Interview: Veerathai Santiprabhob
How is monetary policy being employed to maintain economic stability in the country?
VEERATHAI SANTIPRABHOB: Amid an uncertain global environment and domestic challenges, the Monetary Policy Committee (MPC) has pursued an accommodative monetary policy, and remains vigilant against potential risks. Since 2015 the MPC has kept the benchmark rate on hold at 1.5%, with a view that overall monetary conditions remained sufficiently accommodative and conducive to economic recovery. Indeed, this is reflected by a low interest rate and ample liquidity in the financial system. Although recent data indicates gradual increases in government bond yields, this is due in large part to external factors, particularly the rate hikes in the US.
However, against the backdrop of an increasingly volatile, uncertain, complex and ambiguous world, we cannot afford to be complacent. Pockets of potential risk remain and they warrant close monitoring. These include the deterioration in the quality of loans in certain sectors such as small and medium-sized enterprises (SMEs) and households. Mindful of the potential impact of low-interest rates, search-for-yield behaviours are closely monitored as they could result in the underpricing of risk. To this end, a new unit specialising in financial stability was set up within the BOT in 2016, and as a result, consultation with other regulators such as the Securities and Exchange Commission and the National Broadcasting and Telecommunications Commission of Thailand have been strengthened to help ensure that the monitoring of financial stability can be carried out in an effective manner.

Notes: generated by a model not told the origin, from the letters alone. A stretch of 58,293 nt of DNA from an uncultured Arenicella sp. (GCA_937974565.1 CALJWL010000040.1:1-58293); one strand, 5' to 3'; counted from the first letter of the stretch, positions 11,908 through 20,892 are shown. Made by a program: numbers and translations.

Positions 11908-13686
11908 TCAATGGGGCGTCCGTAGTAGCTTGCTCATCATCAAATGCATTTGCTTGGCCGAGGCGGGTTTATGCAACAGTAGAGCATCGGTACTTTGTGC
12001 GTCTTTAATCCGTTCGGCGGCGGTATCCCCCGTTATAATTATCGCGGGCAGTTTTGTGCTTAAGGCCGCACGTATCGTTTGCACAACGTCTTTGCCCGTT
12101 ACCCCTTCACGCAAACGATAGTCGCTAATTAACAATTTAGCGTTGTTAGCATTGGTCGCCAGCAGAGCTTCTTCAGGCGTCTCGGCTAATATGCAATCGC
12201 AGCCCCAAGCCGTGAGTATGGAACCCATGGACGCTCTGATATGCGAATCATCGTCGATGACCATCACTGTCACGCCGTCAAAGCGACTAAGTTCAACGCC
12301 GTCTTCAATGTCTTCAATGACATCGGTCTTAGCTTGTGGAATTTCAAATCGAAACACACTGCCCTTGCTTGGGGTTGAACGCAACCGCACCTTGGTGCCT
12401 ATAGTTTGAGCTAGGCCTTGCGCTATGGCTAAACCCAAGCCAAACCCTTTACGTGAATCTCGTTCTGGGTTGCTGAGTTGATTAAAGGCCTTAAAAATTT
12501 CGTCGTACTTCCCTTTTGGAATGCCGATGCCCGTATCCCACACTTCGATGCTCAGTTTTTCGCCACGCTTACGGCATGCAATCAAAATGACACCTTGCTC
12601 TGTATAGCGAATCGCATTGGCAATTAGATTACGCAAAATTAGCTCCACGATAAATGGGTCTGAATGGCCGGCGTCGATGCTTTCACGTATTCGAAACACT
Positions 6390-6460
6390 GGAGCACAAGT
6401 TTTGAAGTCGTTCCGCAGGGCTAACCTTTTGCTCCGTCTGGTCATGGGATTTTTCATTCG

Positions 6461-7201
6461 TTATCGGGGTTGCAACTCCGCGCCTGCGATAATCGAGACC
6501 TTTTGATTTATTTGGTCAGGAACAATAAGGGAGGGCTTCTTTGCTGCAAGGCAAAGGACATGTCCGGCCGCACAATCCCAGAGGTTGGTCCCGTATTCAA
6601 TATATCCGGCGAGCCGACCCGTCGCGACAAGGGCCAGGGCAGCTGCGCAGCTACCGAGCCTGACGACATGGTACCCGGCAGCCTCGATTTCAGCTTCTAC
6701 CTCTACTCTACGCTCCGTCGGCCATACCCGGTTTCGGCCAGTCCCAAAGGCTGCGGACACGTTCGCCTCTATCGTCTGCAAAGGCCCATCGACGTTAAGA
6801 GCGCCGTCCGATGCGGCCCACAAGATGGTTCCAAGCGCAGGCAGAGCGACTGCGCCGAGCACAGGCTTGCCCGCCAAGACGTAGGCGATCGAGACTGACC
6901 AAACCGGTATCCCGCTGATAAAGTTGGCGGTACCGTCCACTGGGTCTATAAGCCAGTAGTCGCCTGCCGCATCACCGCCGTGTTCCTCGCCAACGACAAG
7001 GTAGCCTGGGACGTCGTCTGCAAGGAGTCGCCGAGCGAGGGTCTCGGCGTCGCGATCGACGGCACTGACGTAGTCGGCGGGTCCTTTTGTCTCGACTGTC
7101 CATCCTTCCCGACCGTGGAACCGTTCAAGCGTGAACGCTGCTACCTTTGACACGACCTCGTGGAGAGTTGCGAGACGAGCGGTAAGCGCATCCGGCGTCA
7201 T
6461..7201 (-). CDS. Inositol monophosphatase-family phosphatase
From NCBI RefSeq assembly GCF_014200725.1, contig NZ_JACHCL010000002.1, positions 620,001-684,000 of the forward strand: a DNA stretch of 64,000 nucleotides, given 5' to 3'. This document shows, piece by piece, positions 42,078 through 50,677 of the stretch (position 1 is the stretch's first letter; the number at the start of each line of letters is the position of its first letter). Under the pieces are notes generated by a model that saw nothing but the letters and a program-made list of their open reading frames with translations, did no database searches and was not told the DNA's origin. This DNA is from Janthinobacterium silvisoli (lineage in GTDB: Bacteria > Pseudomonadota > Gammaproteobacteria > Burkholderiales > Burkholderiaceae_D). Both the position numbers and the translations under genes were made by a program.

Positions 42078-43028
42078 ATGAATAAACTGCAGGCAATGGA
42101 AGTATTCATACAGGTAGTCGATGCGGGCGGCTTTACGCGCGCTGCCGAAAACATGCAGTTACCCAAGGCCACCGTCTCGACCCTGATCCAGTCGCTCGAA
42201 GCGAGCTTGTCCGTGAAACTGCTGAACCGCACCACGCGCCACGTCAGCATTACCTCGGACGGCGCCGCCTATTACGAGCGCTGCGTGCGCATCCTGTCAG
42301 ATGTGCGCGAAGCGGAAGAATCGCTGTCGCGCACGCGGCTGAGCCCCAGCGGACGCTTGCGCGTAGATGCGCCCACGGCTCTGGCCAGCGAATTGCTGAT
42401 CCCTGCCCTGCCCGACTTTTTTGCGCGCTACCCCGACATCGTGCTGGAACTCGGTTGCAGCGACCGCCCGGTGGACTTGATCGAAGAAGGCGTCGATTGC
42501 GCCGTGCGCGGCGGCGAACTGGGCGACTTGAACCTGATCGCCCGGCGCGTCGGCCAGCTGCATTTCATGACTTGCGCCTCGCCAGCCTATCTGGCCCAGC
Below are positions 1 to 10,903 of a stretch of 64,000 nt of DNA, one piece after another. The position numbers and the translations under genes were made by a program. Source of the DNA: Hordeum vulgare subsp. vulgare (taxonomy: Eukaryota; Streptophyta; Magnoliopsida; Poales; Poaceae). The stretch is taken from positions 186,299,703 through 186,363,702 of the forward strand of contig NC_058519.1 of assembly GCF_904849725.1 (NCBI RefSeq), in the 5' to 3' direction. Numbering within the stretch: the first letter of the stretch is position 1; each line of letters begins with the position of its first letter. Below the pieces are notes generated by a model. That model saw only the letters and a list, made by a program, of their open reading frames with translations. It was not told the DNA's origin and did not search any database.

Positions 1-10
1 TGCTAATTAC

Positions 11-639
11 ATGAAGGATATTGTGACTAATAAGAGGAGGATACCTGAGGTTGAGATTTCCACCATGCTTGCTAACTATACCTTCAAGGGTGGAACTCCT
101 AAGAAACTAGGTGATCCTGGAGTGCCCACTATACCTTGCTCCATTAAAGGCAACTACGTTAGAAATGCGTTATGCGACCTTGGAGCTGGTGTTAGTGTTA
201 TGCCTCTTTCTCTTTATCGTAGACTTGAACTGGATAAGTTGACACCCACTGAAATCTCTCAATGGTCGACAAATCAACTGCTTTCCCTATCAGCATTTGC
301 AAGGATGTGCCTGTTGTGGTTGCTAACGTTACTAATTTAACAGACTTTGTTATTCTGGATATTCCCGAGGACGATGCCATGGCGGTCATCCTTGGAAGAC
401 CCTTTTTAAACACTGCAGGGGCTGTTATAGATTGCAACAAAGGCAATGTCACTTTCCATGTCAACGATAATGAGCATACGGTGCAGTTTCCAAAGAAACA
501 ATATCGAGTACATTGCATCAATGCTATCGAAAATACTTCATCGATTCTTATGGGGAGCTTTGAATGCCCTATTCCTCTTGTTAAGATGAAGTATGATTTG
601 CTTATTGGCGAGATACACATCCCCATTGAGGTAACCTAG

With major economies adopting unconventional monetary policy, one of challenges faced by emerging countries, including Thailand, is capital flow volatility. Thailand has thus far withstood these challenges reasonably well. A flexible exchange rate and a strong external position, combined with a modest level of external exposure, act as the first line of defence. The BOT is also equipped with comprehensive policy tools and ample international reserves that can be used as a backstop to deal with disruptive capital flows and safeguard financial stability.
In what ways can financial technology (fintech) help promote the overall development of the banking sector in Thailand?
VEERATHAI: With the trend of fintech advancement, there is an opportunity to enhance digital platforms for banking and payment transactions, reducing costs, while improving financial access. On this front, the BOT has upgraded the nation’s financial infrastructure and started a regulatory reform.
Under the National e-Payment Master Plan, the BOT has promoted competition, innovation and digitisation in financial services, with one example being the new faster payment system or PromptPay. This new payment system will facilitate payment transactions for businesses and consumers at a lower cost, which would rank among the cheapest in the world. It will also provide the foundation for many add-on applications that will help to improve productivity across different segments of Thai society.
By supporting financial service providers, including financial institutions and fintech providers, the BOT has adopted a so-called “regulatory sandbox” approach that allows providers to test the viability of their products over a defined period of time, without being fully subject to all the requirements that are normally applied. This approach will assist us in evaluating risks arising from such products, while providing sufficient consumer protection.
Furthermore, financial reform through the Financial Sector Master Plan III 2016-20 has been designed to promote competition through a more efficient financial system and greater digitisation. This entails providing better financial access for individuals, households and SMEs, greater regional connectivity, and sustainability through financial literacy and consumer protection.
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